His first book about the Parthenon was published in 1987, while at an older interview in “Kathimerini”, he stated: “There isn’t any famous museum in the world not owning many pieces of Greek art. None of the museums would be complete, without the ancient Greek works of art, especially those coming from Athens of the 5th century. There is no Greek petition for the return of these masterpieces back to their home country, because they consist true samples of the civilization of human kind. For the exact same reason, the Parthenon Marbles’ case is unique. Because, the specific work of art cannot be exhibited complete. Imagine how it would be, if we had Aphrodite’s hands. If they weren’t in Paris and they were in Reykjavik. I believe that her hands would be transferred where her body is. Don’t you think? Or imagine Mona Lisa, torn into pieces by a grasper during the Napoleonic Wars- one half of it being in Holland and the other half in Lisbon. I believe once again that some action would have been made in order to see how these two would look unified. It’s a very simple question”.

The “Black Parthenon”

This winter’s “Festival of Light” in Australia had a Greek “feeling” and was designed in the tone of a Black Parthenon.

Last summer, the central square of Melbourne obtained -at least for a few days-  its own Parthenon. The Australian Parthenon was placed at “Federation Square” and was dressed in black. The occasion for this original artistic installation was the inauguration of the New Acropolis Museum, with a basic petition for the return of the Parthenon marbles in Greece.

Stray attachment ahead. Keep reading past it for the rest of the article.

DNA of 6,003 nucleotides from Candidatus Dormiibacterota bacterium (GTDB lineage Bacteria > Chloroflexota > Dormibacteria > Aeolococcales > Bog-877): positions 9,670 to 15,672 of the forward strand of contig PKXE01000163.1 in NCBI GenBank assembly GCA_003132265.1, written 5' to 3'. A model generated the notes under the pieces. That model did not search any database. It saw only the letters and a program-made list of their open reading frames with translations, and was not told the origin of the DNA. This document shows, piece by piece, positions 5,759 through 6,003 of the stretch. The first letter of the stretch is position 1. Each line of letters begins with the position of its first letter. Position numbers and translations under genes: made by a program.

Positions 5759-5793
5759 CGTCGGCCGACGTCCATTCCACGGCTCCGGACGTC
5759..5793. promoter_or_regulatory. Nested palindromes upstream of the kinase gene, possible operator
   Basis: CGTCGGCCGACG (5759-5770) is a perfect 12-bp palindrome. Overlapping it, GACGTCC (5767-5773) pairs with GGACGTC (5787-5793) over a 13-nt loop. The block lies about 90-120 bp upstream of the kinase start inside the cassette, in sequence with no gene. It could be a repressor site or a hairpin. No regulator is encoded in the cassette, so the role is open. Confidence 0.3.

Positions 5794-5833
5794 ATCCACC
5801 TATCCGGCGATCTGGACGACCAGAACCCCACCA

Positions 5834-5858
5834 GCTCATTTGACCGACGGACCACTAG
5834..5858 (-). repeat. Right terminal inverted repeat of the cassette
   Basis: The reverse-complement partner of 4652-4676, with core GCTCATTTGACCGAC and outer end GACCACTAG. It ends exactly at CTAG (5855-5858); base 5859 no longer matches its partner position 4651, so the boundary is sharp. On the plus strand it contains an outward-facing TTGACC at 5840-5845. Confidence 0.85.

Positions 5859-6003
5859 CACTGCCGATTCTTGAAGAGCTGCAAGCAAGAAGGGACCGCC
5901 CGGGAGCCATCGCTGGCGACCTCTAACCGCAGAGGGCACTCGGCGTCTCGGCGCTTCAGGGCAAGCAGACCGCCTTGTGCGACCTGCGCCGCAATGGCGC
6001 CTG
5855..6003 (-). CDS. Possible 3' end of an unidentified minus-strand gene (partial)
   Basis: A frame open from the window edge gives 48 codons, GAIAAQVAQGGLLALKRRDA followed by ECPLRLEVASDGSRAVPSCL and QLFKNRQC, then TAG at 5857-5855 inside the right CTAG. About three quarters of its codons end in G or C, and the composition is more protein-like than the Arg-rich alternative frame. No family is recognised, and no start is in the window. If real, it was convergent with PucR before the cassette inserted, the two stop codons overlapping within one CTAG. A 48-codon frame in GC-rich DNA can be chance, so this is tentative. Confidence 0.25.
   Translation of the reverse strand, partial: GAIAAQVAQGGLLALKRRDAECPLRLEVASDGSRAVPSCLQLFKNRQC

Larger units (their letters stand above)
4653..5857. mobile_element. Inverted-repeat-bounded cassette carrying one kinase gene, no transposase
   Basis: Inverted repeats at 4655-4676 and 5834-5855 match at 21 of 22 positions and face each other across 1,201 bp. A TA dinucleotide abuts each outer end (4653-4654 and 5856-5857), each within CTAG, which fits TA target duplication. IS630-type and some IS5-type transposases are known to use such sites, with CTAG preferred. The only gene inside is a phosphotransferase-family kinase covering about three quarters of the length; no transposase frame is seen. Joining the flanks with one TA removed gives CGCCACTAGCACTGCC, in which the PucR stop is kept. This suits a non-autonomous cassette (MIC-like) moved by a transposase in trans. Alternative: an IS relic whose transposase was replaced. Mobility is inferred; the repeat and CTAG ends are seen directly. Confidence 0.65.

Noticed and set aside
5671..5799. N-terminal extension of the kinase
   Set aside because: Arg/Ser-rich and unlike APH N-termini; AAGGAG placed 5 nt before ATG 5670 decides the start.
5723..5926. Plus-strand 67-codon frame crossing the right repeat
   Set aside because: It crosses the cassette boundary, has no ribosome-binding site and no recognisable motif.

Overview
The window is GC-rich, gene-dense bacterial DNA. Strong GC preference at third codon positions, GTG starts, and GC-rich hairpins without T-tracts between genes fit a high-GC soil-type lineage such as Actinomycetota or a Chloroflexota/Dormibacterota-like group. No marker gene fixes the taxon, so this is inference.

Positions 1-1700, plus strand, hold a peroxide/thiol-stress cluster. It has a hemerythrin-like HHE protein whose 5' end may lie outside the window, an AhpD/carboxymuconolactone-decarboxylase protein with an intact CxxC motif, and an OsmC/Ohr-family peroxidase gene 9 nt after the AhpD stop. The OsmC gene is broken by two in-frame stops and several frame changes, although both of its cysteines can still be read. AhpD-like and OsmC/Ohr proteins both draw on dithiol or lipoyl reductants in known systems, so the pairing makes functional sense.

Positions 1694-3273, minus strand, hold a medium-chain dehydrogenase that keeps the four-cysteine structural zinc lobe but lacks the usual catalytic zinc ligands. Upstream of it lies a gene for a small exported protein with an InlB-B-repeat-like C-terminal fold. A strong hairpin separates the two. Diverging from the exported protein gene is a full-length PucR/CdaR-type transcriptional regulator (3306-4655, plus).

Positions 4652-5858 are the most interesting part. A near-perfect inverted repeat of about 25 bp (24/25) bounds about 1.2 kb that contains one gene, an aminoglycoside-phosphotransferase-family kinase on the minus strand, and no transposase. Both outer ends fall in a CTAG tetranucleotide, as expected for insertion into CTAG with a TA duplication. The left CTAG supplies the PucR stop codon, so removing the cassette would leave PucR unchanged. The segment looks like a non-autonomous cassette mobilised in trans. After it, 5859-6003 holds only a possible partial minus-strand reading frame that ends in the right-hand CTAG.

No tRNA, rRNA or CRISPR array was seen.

“The Parthenon is the symbol of Western culture. Just as the slavery was abolished, in the same way the looting of cultural treasures shouldn’t be acceptable. The British argument of protecting the marbles is unsubstantial and reminds of the colonial times. My intervention here is that I am aiming to support the petition for the return of the marbles, not simply as a return of marbles but as a reunification of body parts”, states the inspirer of this operation, combining artistic, activistic, political and diplomatic efforts.
The project included different scaffolds in the shape of the Parthenon, covered with black cloth, while at night the installation was lightened with white and light blue colours, always on a black background.

The project included different scaffolds in the shape of the Parthenon, covered with black cloth, while at night the installation was lightened with white and light blue colours, always on a black background.

They visited the “Black Parthenon”
“By talking about the return of the finest works of art of the antiquity, it’s not the victory of Greek chauvinism that we imply. We just say that a huge injustice must be adjusted. The petition for the return of the marbles is encouraged by the majority of the world’s population and by the crushing majority of the British population. And I wonder why the clerks of the British Museum do not understand this. Sooner or later though, they will be obliged to return the marbles. They have no right to keep them anymore”, stated the president of the International Association for the Reunification of the Parthenon Sculptures, David Hill. He also provided historic references within the framework of the looting of the sculptures by Lord Elgin and characterized the New Acropolis Museum as a masterpiece.

The Aboriginals support Greece

The responsible of Aboriginals’ art, Mike Green had a large reference to the efforts being made at the moment for the return of the Aboriginals’ bones from Britain and Australia, while he claimed that the international pressure towards Britain should be continued. “In the beginning I didn’t want them to learn anything about all this. We were campaigning for years against them, having the support of the media. The governments of both countries were forced (with presidents Blur and Howard) to sign a relative agreement and in the end we threatened them with plaints so that they would be obliged to return the sculls and bones of the Aboriginals.

Constantin Dimopoulos at ActClick


“Ιn regard to the Marbles, I believe very strongly that the Marbles are not only works of art that belong to Greece but also that they are linked to the very identity of the country and they need to be returned.